Borax; Boric Acid; Borates
Poisoning from an overdose of sodium borate (borax).
- Antiseptics and astringents
- Medicated powders
- Skin lotions
- Roach powder
- Some rodent and ant pesticides
- Photographic agents
- Some paints
- Enamels and glazes
- In making glass fibers
Note: This list may not be all inclusive.
- Body as a whole o Fever o Twitching of facial muscles o Twitching of arms, hands, legs, feet o Convulsions o Significantly decreased urine output (or none) o Collapse
- Skin o Blisters o A bright red skin rash with skin sloughing in 2-3 days o Sloughing of skin
- Gastrointestinal o Vomiting - often blue-green in color o Diarrhea
- Heart and blood vessels o Low blood pressure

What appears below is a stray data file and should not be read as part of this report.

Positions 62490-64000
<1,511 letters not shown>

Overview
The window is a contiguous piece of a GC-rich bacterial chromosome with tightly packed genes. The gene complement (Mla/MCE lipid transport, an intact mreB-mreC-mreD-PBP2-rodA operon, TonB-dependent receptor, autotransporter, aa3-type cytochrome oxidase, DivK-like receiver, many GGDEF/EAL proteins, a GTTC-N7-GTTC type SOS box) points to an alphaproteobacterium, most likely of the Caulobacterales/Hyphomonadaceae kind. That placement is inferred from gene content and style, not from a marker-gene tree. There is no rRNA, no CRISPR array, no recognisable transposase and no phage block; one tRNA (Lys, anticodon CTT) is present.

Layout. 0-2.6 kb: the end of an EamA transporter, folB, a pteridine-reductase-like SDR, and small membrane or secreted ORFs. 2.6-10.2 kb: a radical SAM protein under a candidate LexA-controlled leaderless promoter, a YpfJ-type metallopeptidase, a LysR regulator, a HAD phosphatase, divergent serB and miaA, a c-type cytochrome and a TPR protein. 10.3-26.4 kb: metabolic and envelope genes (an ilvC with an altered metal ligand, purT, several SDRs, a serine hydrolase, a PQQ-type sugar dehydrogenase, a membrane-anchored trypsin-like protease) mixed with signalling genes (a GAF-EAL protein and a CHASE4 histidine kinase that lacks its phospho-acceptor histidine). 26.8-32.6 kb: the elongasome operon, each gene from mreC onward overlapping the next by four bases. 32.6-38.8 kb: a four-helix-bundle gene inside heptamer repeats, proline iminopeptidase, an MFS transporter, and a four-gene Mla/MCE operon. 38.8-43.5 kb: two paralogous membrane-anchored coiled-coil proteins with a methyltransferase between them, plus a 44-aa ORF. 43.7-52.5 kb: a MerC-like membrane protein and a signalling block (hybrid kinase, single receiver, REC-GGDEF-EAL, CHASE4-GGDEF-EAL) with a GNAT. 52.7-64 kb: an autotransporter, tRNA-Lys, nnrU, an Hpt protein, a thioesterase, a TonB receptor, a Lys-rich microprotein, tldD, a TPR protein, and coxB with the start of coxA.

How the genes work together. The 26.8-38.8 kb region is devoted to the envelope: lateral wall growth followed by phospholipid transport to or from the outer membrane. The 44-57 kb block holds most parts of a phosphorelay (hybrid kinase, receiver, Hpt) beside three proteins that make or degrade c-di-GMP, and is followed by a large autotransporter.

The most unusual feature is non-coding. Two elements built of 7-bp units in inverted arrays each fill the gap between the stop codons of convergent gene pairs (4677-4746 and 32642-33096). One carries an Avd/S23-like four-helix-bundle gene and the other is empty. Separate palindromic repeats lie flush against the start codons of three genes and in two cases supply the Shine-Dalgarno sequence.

- Nervous system o Drowsiness o Lack of desire to do anything o Coma
If the chemical is on the skin, remove by washing the area thoroughly.
If the chemical was swallowed, contact Poison Control for instructions.
Before Calling Emergency
Determine the following information:
- The patient’s age, weight, and condition
- The name of the product (ingredients and strengths if known)
- The time it was swallowed
- The amount swallowed
Poison Control, or a local emergency number
They will instruct you if it is necessary to take the patient to the hospital. See Poison Control centers for telephone numbers and addresses. Take the container with you to the emergency room.
What to expect at the emergency room
Some or all of the following procedures may be performed:
- Administer activated charcoal.
- Use gastric lavage.
- Give liquids by mouth.
- Administer dialysis.
- Treat the symptoms.
For infants, the death rate from boric acid poisonings is high.
by Martin A. Harms, M.D.
All ArmMed Media material is provided for information only and is neither advice nor a substitute for proper medical care. Consult a qualified healthcare professional who understands your particular history for individual concerns.